Qualms with Quayside: Public Engagement in the Toronto Smart City Project

In early 2020, Stephen Diamond, Chairman of the Board of Waterfront Toronto, faced an all-too common decision for any major urban development – was his project proposal ready for a board decision or should it be delayed for more public consultation? Waterfront Toronto was evaluating a 1,500-page master plan, eighteen months in the making, titled ‘Toronto Tomorrow: A New Approach for Inclusive Growth.’ The plan was developed by Sidewalk Labs, which was Waterfront Toronto’s innovation and funding partner for the project and a sister company to Google. The smart city initiative, endorsed by the Canadian Prime Minister Justin Trudeau, would be among the largest and most technologically advanced urban development projects in North America.

In 2017, Diamond’s predecessor oversaw a request for a proposal to develop 12 acres of Toronto’s brownfield eastern waterfront land. That request for proposal hinted that the 12 acres would be a test run, with the much larger eastern waterfront open to development by a well- performing partner. Sidewalk Labs took these hints and bid on the project, since scale was exactly what the technology company needed for viability of many of its ideas.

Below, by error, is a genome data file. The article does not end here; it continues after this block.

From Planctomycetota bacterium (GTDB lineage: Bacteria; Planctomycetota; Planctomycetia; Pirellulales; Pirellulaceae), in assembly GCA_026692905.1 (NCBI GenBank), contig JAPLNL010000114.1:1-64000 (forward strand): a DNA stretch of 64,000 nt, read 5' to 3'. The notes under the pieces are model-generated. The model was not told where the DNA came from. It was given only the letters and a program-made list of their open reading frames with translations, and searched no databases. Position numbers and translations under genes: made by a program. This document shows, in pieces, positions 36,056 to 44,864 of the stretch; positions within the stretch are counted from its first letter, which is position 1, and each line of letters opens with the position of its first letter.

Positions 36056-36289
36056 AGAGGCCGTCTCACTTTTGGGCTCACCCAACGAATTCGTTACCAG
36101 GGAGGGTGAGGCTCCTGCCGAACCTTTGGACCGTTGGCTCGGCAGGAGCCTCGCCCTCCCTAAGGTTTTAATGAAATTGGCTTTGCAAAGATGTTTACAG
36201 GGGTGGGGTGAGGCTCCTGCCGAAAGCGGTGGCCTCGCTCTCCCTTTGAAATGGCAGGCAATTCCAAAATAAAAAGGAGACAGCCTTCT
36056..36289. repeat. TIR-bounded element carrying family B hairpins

The unprecedented scale of the project would cause some public and financial concerns, however. Waterfront Toronto needed to coordinate funding to meet the project milestones. Concerns over surveillance and the city’s corporatization also were filling newspaper headlines and dividing the population. Now Diamond’s board must decide whether and how to partner with Sidewalk, or to delay that decision while consulting the public in an effort to preserve trust.